The city theme for Kumamoto City was Valuing Human Life. I found it to be a very broad theme and a hard one to discuss. Maybe it is better if I come to my own conclusion after giving a brief summary of the things we did based on this theme in the lively city of Kumamoto.
Early in the week we visited the famous Jikkei hospital, where last year a baby hatch program was established. The hatch, which is still the only one in Japan, is a place where a person can anonymously drop off his or her baby. The debate about whether or not it should exist in Japan is still a hot topic. On one hand, it is a place of last resort, a sort of solution for really desperate people. On the other hand, it may induce an opposite effect and form an easy way out for parents who may have regrets later on. In the end I think that the controversy will remain, but I think the visit to Jikkei hospital showed another important aspect to the issue. It offered more than a hatch as a last resort, including counseling programs for parents as an alternative. The hospital is a pioneer in the field of counselling for pregnant mothers and future parents. This is definitely an endeavor which should be supported.
We also had the opportunity to visit Minamata city. In the industrial rise after the second world war, the Chisso company polluted the bay with methylmercury for years resulting in the poisoning of a portion of the population in that area. Maybe even more impactful than the pollution was the aftermath of the disaster. This event coresponded 100% to our theme. How do you repay someone who has been deliberately poisoned by a company? What should happen when someone does not value human life? The answers to these questions will remain unknown, but I think the most important thing is that we keep thinking about things like this and their impact on people and the environment.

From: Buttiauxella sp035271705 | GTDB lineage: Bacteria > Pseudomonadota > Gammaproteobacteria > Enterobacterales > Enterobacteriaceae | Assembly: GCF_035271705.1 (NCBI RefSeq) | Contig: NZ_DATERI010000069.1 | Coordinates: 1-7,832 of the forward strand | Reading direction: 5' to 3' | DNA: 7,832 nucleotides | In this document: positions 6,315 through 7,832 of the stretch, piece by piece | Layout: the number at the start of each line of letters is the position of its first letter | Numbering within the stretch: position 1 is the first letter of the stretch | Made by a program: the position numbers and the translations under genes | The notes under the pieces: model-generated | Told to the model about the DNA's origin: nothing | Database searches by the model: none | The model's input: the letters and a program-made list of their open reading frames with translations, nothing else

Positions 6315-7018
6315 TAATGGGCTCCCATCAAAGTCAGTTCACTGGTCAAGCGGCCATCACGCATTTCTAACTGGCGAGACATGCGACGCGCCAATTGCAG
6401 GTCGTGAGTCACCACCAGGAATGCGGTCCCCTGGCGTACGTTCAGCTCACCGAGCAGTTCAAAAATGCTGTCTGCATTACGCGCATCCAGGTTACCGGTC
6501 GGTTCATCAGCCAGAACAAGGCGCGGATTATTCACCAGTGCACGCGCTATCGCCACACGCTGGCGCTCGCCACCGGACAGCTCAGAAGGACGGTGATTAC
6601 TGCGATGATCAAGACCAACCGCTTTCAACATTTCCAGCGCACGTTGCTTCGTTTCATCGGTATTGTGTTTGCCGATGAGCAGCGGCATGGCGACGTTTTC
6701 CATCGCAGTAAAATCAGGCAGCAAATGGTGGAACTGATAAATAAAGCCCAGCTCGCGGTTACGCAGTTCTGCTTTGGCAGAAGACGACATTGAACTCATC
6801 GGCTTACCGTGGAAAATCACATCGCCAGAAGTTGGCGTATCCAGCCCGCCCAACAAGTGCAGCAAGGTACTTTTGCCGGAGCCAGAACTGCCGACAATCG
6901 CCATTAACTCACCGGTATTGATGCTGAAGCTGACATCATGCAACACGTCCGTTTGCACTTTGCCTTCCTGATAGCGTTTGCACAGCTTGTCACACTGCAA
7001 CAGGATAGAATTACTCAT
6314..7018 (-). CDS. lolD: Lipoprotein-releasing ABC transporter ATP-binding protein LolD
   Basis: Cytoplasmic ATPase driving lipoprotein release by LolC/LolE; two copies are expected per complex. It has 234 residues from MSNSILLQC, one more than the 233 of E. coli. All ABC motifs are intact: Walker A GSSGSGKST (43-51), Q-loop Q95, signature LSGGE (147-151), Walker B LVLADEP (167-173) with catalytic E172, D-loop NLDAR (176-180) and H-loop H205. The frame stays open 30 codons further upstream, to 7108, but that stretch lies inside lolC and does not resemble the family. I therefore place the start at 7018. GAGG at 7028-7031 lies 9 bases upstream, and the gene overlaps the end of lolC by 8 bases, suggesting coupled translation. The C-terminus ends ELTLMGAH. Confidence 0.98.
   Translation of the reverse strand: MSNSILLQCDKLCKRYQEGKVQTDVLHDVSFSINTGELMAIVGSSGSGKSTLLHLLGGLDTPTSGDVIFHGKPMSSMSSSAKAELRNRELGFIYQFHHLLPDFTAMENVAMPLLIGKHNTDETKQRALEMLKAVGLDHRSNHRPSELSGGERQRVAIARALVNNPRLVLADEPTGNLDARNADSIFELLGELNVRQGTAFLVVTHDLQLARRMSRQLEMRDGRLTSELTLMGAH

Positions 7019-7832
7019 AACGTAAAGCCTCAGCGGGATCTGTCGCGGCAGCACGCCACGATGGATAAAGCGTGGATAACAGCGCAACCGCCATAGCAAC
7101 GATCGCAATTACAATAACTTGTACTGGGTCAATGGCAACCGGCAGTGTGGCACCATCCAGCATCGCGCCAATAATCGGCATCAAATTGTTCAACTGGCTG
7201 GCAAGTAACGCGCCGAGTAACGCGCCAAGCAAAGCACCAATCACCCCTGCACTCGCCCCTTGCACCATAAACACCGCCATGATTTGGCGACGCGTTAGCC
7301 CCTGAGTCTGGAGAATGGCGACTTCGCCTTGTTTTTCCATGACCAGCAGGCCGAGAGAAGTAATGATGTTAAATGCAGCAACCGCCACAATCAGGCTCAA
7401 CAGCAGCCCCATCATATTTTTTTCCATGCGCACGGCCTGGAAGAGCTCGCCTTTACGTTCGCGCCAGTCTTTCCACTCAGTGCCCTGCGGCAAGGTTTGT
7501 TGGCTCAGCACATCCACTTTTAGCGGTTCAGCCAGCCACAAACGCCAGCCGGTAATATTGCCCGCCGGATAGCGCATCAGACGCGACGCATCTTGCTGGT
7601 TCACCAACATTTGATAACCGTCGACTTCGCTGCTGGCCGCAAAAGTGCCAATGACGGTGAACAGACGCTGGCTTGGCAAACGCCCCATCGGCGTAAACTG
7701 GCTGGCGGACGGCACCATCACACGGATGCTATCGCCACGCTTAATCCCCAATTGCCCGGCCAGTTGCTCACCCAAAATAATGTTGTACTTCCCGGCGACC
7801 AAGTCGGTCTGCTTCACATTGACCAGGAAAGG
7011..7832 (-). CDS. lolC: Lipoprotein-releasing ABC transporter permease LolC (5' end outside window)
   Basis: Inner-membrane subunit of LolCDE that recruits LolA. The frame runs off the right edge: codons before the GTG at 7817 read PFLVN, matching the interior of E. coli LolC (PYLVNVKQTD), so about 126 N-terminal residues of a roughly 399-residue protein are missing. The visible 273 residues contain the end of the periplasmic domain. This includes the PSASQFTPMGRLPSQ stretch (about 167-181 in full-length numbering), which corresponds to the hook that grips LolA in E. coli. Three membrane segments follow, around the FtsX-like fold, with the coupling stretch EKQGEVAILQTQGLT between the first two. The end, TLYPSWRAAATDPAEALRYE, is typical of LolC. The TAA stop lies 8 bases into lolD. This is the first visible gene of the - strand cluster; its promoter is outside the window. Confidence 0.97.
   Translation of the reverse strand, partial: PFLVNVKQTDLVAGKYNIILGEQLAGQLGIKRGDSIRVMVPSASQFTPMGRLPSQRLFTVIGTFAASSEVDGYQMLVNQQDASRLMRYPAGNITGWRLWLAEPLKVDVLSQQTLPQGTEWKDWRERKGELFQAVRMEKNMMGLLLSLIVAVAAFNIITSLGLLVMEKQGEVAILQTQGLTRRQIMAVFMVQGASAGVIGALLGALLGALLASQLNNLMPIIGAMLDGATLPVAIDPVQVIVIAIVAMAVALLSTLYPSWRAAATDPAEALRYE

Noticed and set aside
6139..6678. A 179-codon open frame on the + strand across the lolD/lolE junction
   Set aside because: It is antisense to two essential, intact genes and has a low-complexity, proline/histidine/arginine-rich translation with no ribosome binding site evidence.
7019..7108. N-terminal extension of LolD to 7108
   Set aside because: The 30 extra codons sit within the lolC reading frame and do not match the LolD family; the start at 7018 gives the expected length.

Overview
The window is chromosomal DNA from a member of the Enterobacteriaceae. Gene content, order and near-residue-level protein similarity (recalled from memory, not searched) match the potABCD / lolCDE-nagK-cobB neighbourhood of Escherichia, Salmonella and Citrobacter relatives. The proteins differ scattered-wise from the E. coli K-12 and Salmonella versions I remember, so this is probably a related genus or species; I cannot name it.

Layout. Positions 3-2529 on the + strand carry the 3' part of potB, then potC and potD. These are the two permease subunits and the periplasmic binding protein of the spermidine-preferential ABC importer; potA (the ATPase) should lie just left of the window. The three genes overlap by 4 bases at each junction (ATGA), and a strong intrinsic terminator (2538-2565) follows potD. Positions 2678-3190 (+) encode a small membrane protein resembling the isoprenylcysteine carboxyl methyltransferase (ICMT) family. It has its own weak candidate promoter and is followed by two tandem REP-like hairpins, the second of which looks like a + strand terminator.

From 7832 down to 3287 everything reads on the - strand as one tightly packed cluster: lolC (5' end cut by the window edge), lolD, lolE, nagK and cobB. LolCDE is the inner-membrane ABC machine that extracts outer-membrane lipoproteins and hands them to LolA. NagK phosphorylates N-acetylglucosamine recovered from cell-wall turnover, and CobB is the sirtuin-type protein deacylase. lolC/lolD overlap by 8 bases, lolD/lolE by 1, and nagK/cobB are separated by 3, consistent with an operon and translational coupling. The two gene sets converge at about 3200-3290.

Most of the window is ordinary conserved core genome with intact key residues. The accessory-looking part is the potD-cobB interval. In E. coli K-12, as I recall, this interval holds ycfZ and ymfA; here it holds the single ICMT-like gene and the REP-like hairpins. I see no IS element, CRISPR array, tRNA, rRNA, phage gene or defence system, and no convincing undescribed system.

The third visit we made was to a facility for Hansen disease victims. There we heard a lecture on the topic and learned how people in the past and present responded to other people who were infected with this disease. I think everyone learned a valuable lesson. Maybe the participants views upon other diseases like aids and cancer may have slightly changed after seeing how Hansen disease patients were mistreated. After all, learning from one’s mistakes is nice, but also learning from someone else’s mistakes is even better.
I think each one of us has a richer viewpoint regarding valuing human life than before, but we may also say that we have realised the depth of the question. Human life has such great value that the only option is to try and honor someone elses life as you would your own. You want to place yourself into different positions, including the position of the “victim” before making a decision. I think that by visiting these places everyone within World Campus International has placed him or herself into other positions when considering the above topics.
What would you do when you found out you grew up in an orphanage, but are not an orphan? What would you do if you were having a child and you could not handle things yourself, who would you turn to? How would you feel if you were a victim of a man-made disaster? How would you feel when society takes your freedom, a response stemming from an irrational fear? These questions are very hard ones, but they are equally important and deserve to be asked.
(Jotter Verhaeghe, Belgium)